Nerf guns and winter toques seem to be favorite office items at one of Ottawa’s five growing animation companies. It was hard to find any suits, ties, paper, ink printers or room numbers at yesterday’s excellent tour of Jam Filled Entertainment Inc.
Jam Filled, founded in 2008, is located in Nepean’s business park, alongside Mercury Filmworks and Innovapost – shared IT services for the Canada Post Group.
An 11-minute cartoon may take up to 3 months to produce with 18-20 animators creating about 260 distinct images (cells). Add music, voice, props, special effects and edits and you have closer to 25+ staff working on animating a single 11 minute episode. Animation is a hugely collaborative process; the ‘maestro’ is the storyboard artist and executive producer.
Business with U.S. partners is good, said Phil LaFrance, a partner at Jam Filled.
From a staff of 40 in the early years, the company has grown to about 140. One of the most challenging positions in the industry is character design. Creating complex characters requires insight and detail (macro-details). Micro-details may include layout and background design to ensure contrast and clarity. A yellow character on a yellow background would fade, said Phil. The choice of colors extends to millions of shades.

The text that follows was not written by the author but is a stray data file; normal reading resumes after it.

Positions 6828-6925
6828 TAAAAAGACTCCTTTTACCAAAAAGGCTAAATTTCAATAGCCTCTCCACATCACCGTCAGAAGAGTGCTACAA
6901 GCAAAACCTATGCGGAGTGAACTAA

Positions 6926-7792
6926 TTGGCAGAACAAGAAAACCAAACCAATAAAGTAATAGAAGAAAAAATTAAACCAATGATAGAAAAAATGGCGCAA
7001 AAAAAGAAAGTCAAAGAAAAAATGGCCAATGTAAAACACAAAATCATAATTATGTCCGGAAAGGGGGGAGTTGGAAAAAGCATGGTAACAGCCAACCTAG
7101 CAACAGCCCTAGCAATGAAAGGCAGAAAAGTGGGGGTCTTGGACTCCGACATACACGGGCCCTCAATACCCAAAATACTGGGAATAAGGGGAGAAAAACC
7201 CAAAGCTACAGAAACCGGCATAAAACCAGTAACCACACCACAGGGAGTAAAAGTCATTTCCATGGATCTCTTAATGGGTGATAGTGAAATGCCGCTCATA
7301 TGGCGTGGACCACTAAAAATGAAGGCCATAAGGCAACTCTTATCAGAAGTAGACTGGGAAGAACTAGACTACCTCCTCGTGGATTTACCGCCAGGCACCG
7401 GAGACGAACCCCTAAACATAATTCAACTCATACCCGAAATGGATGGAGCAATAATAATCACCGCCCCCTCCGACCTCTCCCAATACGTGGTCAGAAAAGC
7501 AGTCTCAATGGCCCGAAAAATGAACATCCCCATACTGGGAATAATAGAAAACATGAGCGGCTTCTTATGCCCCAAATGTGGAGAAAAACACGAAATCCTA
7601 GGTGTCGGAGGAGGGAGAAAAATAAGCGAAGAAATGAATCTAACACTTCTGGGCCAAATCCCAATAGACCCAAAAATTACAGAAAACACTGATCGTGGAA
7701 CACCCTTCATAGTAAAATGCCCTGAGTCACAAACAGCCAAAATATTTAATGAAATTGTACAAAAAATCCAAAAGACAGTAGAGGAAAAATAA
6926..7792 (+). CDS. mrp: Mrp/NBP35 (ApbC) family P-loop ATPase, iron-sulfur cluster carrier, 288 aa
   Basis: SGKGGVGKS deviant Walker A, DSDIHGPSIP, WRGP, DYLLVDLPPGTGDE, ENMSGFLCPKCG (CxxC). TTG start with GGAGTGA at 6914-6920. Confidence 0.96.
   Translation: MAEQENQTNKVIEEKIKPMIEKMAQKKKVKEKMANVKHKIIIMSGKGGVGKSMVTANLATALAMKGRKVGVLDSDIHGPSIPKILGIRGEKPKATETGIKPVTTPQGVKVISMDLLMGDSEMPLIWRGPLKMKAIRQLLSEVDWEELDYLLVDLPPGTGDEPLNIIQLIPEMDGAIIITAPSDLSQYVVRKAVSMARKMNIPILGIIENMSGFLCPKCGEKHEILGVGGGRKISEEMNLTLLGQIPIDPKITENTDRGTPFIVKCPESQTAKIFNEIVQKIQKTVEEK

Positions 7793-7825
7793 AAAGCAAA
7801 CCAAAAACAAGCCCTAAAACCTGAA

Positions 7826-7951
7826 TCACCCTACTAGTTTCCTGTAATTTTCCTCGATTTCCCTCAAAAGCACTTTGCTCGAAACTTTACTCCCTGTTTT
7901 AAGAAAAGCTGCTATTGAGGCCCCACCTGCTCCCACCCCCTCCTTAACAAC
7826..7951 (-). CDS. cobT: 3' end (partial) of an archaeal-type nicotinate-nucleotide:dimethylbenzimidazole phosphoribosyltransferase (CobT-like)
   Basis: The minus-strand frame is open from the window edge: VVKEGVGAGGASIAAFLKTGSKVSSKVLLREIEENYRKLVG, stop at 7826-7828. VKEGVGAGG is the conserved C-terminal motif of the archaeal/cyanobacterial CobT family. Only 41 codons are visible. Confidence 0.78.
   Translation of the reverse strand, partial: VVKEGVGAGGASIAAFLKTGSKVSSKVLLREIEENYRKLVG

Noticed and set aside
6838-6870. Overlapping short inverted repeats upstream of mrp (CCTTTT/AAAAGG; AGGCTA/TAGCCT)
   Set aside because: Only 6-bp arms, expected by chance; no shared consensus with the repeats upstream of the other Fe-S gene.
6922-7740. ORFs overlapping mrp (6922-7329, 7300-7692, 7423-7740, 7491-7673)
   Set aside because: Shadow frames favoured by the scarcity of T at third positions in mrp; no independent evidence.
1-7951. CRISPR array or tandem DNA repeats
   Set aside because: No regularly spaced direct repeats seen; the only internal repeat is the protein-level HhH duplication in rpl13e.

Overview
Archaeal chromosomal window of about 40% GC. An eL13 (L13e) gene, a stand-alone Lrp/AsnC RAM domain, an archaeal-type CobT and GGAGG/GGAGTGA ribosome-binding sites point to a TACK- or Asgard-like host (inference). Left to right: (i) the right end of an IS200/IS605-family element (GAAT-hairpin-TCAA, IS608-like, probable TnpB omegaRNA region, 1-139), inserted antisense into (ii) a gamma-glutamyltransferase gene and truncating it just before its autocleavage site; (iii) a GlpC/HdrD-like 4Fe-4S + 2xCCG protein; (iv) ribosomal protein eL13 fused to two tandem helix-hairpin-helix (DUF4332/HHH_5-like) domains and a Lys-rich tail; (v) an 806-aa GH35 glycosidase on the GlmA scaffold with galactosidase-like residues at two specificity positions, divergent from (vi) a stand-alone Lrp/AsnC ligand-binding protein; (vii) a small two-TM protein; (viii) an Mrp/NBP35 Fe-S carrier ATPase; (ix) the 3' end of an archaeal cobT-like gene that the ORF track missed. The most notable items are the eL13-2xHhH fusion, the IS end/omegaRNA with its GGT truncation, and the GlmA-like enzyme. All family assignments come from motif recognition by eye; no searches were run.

“Stories about characters supporting each other are the types of stories we tell. Some of our shows (i.e. the Loud House) and pilots (i.e. My friend Pancake) are developed by writers at Nickelodeon and produced here in Ottawa. We have a small creative team working on our own original series. We’re producing Dave Cooper’s Bagel and Becky.
Beyond the cable networks, Netflix and Amazon may purchase original content. It’s all about great content. You too can learn to animate by watching animation in slow motion. Watch the hand that was stretched across the frame. Sit and analyze movement and sound. Keep drawing the characters you like. Learn to adapt to other people’s styles. Tools to get you more familiar with digital design? Flash.
For more advanced designers, we suggest Canadian-owned Toon Boom, Apple’s Final Cut Pro and Avid. All of these will teach you how to bring your ideas to market.”
To close the tour, we gathered in Jam Filled’s conference room. Test and confirm your idea. Proof-of-concept in the animation industry may take up to two or three years. With many new pilots (or shorts) tested on social media sites, not all pilots will be given the green light to launch. Developing a pilot in 2015 may result in a contract in 2017-18. It’s about trying your hand at different projects and seeing what sticks with the market.
In 2-hours some great advice was shared: practice your skills, have fun on the job, create a work culture of mutual respect and friendship.
Thank you Phil (bottom right) for being so generous with your time.